What does nano mean? When people use terms like nanoscale, nanometer, and nanoscience what are they talking about? The root word—nano—means “extremely small” or “one billionth”    (10-9). That means a nanometer is one billionth of a meter. So, if you know how big a meter is that helps you understand how very small a nanometer is. It is helpful to understand scale—or how things compare in size.

Consider this.

• A meter is a little bigger than a yard—about 3.28 feet.
• A centimeter is 1/100th of a meter. A sugar cube is about a centimeter wide.
• A millimeter is 1/1000th of a meter. A dime is around one millimeter thick—and so is a paperclip.
• A micrometer, also called a micron, is one millionth of a meter. Dust mites are usually around 400 microns long and a hair from your head is about 40-50 microns wide.
• A nanometer is 1,000 times smaller than a micrometer. A sheet of paper is about 100,000 nanometers thick. One inch equals 25,400,000 nanometers.

Things at the nanoscale cannot be viewed with standard microscopes. Special microscopes like Scanning Electron Microscopes (SEM) are required to see things that tiny. The images in the Human Body category include objects that are part of or live on our bodies. Every year, people who own scanning electron microscopes from microscope-maker FEI enter their best microscopic images in the FEI Image Contest. The images in this collection are from that contest.

Learn how to measure the size of the objects in this collection. Click and drag to move the image in order to see the very bottom—or download the image—and note the scale bar. (One image—the human hair—does not have a scale bar, but the size of the image is provided in the descriptive information.) This bar will be different for every image. The scale is noted most often in micrometers (μm), but sometimes in millimeters (mm) or nanometers (nm). These scale bars are used much like the bar scales on maps—where one inch might equal 100 miles, for example. Use a piece of paper, a ruler, or other measuring device to determine the size of the object according to the scale on the image. Note that the scale might be indicated in millimeters, micrometers, or nanometers. Then list the images on paper, or place downloaded images in order, according to size—from largest to smallest.

All images taken with electron microscopes are black and white because of the absence of light in the process. Color is added in post-processing phases.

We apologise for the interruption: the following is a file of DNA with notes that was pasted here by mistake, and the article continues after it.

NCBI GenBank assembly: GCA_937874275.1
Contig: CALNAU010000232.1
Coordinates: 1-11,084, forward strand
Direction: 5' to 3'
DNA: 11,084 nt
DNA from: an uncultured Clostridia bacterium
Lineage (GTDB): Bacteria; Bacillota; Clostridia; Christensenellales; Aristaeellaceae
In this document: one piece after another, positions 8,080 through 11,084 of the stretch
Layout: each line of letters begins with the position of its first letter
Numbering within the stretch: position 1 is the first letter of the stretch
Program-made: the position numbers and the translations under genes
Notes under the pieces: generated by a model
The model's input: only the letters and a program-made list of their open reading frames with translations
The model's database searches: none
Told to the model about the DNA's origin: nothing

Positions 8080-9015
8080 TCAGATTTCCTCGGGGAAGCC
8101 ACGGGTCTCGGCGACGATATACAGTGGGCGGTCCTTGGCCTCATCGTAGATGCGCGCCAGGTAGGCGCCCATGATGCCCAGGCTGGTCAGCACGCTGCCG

When enlarging or cropping images with scale bars, such as the microscopic images in this collection, be sure to maintain the original aspect ratio of the image—ensuring that everything in the image is reduced or enlarged proportionally.

• Researchers seeking to understand the fundamentals of properties at the nanoscale call their work nanoscience; those focused on effective use of the properties call their work nanoengineering.
• Things behave differently at the nanoscale. They might be stronger, more reactive, or behave differently to light. These differences make it possible for scientists to create new products using nanotechnology.
• The word nanotechnology comes from the Greek word nanos (dwarf) and describes the work that scientists and engineers undertake to manipulate these minute objects to make useful products.
• Bright red sunsets are caused by nanoparticles in the atmosphere, much of which come from volcanic eruptions.
centimeter
Noun

metric unit of measurement, equal to about .34 inch.

micrometer
Noun

a unit of length equal to one millionth of a meter—also called micron.

millimeter
Noun

a unit of length equal to 11000 meter.

nanometer
Noun

(nm) billionth of a meter.

nanoscale
Noun

length scale whose relevant unit of measurement is the nanometer (nm), or a billionth of a meter. Also called the nanoscopic scale.

scale
Noun

distinctive relative size, extent, or degree.

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This material is based in part upon work supported by the National Science Foundation under Grant No. DRL-0840250. Any opinions, findings, and conclusions or recommendations expressed in this material are those of the author and do not necessarily reflect the views of the National Science Foundation.